Statistics from Altmetric.com
If you wish to reuse any or all of this article please use the link below which will take you to the Copyright Clearance Center’s RightsLink service. You will be able to get a quick price and instant permission to reuse the content in many different ways.
To determine the differential effects of preterm birth and being small for gestational age on cognitive and motor development of children.
Inception cohort followed up until aged 8–9 years.
2 counties in the UK.
All children born in 1980 and 1981 who were ≤ 32 weeks gestation and weighed ≤ 2000 g. 182 children were identified and 158 (55% boys, 18% twins or triplets) took part in the study. Children with major disabilities and congenital abnormalities were excluded (cerebral palsy, Down's syndrome, blindness, and epilepsy).
Assessment of prognostic factors
Gestational age was based on the date of the mother's last menstrual period and clinical assessment. Small for gestational age was assessed using the gestational age and the expected birth weight (ratio of actual birth weight to expected birth weight). Smoking history of the mother during pregnancy and socioeconomic factors were also obtained (number of state benefits received, living in owner occupied housing, and educational achievements of the mother).
Main outcome measures
The Wechsler Intelligence Scale for Children was used to assess overall intellectual capacity (IQ) for speech and performance. The Neale analysis of reading ability and the Stott-Moyes-Henderson test of motor impairment were done.
In a multivariate analysis, higher overall IQ was associated with a higher birth weight ratio, ≤ 1 state benefit, the mother being in school after age 16, and house ownership. Higher verbal IQ was associated with the same variables and higher performance IQ was associated with a higher birth weight ratio and house ownership. Motor impairment was associated with a lower birth weight ratio, higher birth weight, and younger gestational age. The measures of reading ability were not associated with any study variables although subgroup analyses showed some associations: girls had better reading accuracy and reading rates; those receiving ≥ 1 state benefit showed poorer reading rates, accuracy, and comprehension; reading accuracy and comprehension were lower if the mother had left school by age 16; and comprehension was greater for children living in owned houses.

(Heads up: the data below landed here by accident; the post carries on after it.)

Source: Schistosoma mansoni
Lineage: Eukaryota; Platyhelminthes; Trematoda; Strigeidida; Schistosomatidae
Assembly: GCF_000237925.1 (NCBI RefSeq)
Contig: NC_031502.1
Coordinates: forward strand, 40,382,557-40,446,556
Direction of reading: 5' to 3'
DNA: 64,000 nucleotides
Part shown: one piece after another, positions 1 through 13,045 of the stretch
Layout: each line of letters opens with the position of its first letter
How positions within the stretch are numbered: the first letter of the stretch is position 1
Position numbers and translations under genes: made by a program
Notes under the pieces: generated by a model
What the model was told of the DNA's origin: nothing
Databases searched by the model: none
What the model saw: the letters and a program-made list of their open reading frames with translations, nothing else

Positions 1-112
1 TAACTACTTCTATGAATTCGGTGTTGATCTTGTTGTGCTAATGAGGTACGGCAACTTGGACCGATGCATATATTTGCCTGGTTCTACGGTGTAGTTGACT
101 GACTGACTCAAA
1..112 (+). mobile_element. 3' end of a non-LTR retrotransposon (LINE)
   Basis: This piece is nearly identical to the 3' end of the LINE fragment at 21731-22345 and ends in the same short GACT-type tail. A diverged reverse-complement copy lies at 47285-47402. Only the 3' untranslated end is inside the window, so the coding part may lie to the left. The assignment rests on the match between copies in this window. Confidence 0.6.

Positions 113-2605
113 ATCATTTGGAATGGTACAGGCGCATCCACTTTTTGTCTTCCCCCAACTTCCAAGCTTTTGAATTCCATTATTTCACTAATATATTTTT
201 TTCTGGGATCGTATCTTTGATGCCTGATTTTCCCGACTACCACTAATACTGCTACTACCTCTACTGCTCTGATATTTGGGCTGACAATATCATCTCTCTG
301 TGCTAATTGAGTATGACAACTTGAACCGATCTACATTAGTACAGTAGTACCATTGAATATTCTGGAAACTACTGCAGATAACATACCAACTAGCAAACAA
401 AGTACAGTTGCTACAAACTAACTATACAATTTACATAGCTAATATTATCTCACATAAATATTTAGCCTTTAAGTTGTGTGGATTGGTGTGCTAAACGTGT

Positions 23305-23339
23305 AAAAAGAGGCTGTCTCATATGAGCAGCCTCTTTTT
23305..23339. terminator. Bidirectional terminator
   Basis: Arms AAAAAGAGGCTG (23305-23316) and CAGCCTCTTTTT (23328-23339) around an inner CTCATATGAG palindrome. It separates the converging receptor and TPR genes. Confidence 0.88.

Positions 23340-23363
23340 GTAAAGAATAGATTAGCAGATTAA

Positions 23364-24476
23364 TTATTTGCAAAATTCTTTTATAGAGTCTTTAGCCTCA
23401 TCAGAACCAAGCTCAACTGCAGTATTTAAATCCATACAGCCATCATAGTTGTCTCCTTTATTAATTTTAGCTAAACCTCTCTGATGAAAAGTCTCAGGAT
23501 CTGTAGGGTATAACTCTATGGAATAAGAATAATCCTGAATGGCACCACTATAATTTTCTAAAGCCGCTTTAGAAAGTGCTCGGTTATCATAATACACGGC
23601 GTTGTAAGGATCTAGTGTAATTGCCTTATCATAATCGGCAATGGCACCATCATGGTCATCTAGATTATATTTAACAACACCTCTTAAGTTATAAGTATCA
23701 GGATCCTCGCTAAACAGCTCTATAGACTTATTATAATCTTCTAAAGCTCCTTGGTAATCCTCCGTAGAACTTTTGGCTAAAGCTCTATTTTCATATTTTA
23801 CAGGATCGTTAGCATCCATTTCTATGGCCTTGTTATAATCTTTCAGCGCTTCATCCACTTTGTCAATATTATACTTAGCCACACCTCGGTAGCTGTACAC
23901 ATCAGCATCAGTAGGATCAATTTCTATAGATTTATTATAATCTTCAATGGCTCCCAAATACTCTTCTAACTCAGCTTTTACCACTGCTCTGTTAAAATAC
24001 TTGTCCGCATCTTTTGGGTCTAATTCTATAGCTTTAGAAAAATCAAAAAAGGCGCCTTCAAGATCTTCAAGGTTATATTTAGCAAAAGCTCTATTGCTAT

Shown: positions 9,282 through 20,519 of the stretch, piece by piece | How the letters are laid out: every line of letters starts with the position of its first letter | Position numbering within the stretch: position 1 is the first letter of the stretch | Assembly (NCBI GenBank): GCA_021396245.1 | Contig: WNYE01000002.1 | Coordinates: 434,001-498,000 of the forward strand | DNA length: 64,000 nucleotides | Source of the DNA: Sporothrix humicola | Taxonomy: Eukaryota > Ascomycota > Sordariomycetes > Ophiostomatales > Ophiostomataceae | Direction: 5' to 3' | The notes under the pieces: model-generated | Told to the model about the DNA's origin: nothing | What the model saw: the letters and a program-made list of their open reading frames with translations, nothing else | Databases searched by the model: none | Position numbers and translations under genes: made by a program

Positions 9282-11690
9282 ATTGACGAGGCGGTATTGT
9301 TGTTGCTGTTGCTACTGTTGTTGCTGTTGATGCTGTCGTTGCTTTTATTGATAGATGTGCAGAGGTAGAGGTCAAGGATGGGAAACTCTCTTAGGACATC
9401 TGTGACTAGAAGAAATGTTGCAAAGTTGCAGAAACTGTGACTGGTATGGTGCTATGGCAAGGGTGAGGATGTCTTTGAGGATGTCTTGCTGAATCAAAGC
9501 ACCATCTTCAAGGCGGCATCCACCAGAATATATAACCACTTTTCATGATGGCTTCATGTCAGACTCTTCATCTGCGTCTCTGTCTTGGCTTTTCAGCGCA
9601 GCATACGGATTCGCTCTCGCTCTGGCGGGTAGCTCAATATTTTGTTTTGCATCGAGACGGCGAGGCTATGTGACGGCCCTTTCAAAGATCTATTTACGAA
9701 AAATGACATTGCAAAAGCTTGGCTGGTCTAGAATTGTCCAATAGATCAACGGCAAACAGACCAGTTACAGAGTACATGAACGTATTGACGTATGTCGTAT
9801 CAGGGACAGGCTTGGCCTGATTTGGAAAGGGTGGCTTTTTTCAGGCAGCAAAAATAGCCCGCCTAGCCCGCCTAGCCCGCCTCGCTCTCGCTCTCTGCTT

Cognitive development was associated with being small for gestational age; motor development was additionally associated with preterm birth. Reading was affected more by social factors than birth factors.
Limited research is available on developmental outcomes of preterm, small for gestational age infants. The study by Hutton et al is one of the few studies that considered birth weight within the same levels of maturity, therefore looking at the differential effects of being premature and being growth restricted.
The participants were all from 2 counties in the UK and so the findings may differ for other populations. Growth restriction was defined by birth weight, and did not incorporate a measure of head circumference or linear skeletal growth. Both of these variables are important to consider in growth restriction because they indicate different causative factors which might influence the long term outcomes. The authors caution that the findings cannot be extrapolated to infants > 32 weeks gestational age who are small for gestation.
The results of this study are relevant to neonatal nurses, nurses who work in neonatal follow up or growth and development clinics, paediatric nurses, and public health nurses whose clientele include infants and children. The study is also relevant to neonatal nurse practitioners and neonatal and developmental care clinical nurse specialists. The findings of this study increase our knowledge of factors that affect outcomes of preterm and small for gestation infants. The results reinforce the importance of social factors and their effect on long term outcomes, such as IQ and reading ability. This knowledge is useful to nurses in their efforts to identify infants and parents at risk so that appropriate and timely supports can be mobilised.
The study results emphasise the difference between cognitive and motor abilities. For advanced practitioners who discuss an infant's prognosis with parents, the findings reinforce the need to provide differential information on long term outcomes, such as reading and motor and cognitive abilities rather than discussing developmental outcomes in general. Although birth weight ratio, birth weight, and gestational age predicted cognitive and motor abilities in preterm and small for gestation infants, other variables added considerable explanatory power to their overall effects.
Source of funding: Department of Health.
For article reprint: Professor P O Pharoah, Department of Public Health, Whelan Building Quadrangle, University of Liverpool, Liverpool, L69 3BX, UK. Fax +44 (0)151 794 5588.